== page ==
12:30 – 1:30pm, Foege N130A (Wallace H. Coulter Seminar Room)
Our laboratories have led the development of long-acting nanoformulated antiretroviral therapies (nanoART) to improve drug delivery and therapeutic outcomes for human immunodeficiency virus (HIV)-infected people. Understanding the interplay between HIV disease and ART can simplify drug regimens and improve disease outcomes. Interdisciplinary bioimaging, behavior, and nanopharmaceutics are used to evaluate virus, drug, immune, and age-related toxicities. ART pharmacokinetic, pharmacodynamics, drug-drug interactions measurement employ PXR humanization (the androstane receptor with replacement of the mouse Cyp3a with human CYP3A4). We developed a tool to improve ART delivery to viral reservoirs and called theranostics (simultaneous diagnostics and therapeutics). We used such approaches to facilitate the development of the next generation of viral-reservoir targeted antiviral therapies. The technique of flash nanoprecipitation and emulsion-sonication were used to package ART and magnetite generating particles of narrow size distributions, colloidal stability, and transverse relaxivities. These ultra-small superparamagnetic iron oxide encased into hydrophobic polymer cores. The combined delivery of drug using diagnostic magnetite make theranostics. Our testing platform also seeks to develop a humanized mouse brain. In the model HIV-1 replication, innate immune activation and antiretroviral responses are seen and can be linked to metabolic and neural impairments. We used these neuroAIDS models to study the consequences of the viral infection, as well and to develop novel treatment strategies that could serve to eradicate HIV-1 brain reservoirs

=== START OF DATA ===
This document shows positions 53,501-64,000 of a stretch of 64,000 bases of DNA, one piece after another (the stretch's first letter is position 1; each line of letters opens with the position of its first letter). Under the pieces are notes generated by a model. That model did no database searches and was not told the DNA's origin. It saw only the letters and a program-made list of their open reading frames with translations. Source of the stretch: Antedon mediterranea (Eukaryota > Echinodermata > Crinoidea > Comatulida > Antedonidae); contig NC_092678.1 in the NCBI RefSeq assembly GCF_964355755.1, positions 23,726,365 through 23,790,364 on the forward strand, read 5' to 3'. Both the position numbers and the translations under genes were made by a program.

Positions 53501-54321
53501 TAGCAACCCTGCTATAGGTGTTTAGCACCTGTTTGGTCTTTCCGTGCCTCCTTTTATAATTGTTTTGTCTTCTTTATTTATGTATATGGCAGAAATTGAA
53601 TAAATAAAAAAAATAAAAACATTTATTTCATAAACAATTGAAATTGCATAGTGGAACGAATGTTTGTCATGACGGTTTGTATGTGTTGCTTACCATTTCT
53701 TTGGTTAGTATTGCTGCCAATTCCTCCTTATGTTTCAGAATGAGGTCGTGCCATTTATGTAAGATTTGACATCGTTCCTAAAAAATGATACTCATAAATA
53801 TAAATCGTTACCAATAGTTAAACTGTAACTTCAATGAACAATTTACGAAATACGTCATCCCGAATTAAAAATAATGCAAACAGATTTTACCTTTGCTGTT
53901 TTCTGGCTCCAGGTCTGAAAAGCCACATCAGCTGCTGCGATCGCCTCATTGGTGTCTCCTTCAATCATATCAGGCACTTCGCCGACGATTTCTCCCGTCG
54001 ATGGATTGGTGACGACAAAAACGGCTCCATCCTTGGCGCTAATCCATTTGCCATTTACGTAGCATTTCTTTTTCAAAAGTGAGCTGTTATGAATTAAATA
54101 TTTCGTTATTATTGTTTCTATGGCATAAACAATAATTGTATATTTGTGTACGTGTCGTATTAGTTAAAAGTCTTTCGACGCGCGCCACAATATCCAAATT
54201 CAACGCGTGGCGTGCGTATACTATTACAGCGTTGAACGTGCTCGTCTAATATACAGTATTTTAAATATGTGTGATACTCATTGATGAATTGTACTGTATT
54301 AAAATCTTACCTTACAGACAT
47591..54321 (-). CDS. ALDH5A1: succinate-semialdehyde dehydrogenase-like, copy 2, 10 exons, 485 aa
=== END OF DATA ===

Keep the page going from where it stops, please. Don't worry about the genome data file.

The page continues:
Dr. Howard E. Gendelman is the Margaret R. Larson Professor of Internal Medicine and Infectious Diseases, Chairman of the Department of Pharmacology and Experimental Neuroscience, and Director of the Center for Neurodegenerative Disorders at the University of Nebraska Medical Center. Dr. Gendelman is credited in unraveling how functional alterations in brain immunity induce metabolic changes and ultimately lead to neural cell damage for a broad range of infectious, metabolic and neurodegenerative disorders. These discoveries have had broad implications in developmental therapeutics aimed at preventing, slowing or reversing neural maladies. He is also credited for the demonstration that AIDS dementia is a reversible metabolic encephalopathy; a finding realized at the University of Nebraska Medical Center. His work has led to novel immunotherapy and nanomedicine strategies for Parkinson’s and viral diseases currently being tested in early clinical trials as a result of intense translational investigations. Dr. Gendelman obtained a Bachelor’s degree in Natural Sciences and Russian Studies with honors from Muhlenberg College and his M.D. from the Pennsylvania State University-Hershey Medical Center where he was the 1999 Distinguished Alumnus. He completed a residency in Internal medicine at Montefiore Hospital, Albert Einstein College of Medicine and was a Clinical and Research Fellow in Neurology and Infectious Diseases at the Johns Hopkins University Medical Center. He occupied senior faculty and research positions at the Johns Hopkins Medical Institutions, the National Institute of Allergy and Infectious Diseases, the Uniformed Services University of the Health Sciences Center, the Walter Reed Army Institute of Research, and the Henry Jackson Foundation for the Advancement in Military Medicine before joining the University of Nebraska Medical Center faculty in March of 1993. He retired from the US Army with the rank of Lieutenant Colonel. Dr. Gendelman has authored over 400 peer-reviewed publications, edited nine books and monographs, holds eight patents, is the Editor-In-Chief and Founder of the Journal of Neuroimmune Pharmacology along with service on numerous editorial boards, national and international scientific review and federal and state committees. He has been an invited lecturer to more than 200 scientific seminars and symposia and the recipient of numerous local, national and international honors. These, include, but are not limited to, the Henry L. Moses Award in Basic Science; the Carter-Wallace Fellow for Distinction in AIDS Research, the David T. Purtilo Distinguished Chair of Pathology and Microbiology, the UNMC Scientist Laureate; NU Outstanding Research and Creativity and the Joseph Wybran Distinguished Scientist Awards. Dr. Gendelman was named a J. William Fulbright Research Scholar at the Weizmann Institute of Science in Israel. In 2001, he received the prestigious Jacob Javits Neuroscience Research Award and the Career Research Award in Medicine from UNMC. He is included amongst a selective scientific group listed on highly cited.com as one of the top cited scientists in his field. Dr. Gendelman has trained more than forty scientists (students and postdoctoral fellows) who have themselves developed independent successful careers. Under his leadership, the department now holds scores of independent R01s or equivalent grants, four program project grants, and shares two program developmental awards. His leadership is credited with the growth of the Department of Pharmacology and Experimental Neuroscience at the University of Nebraska Medical Center to be amongst the top-like ranked and federally funded departments (top ten) nationwide; a particularly noted feat as its position was 77 when he assumed its leadership.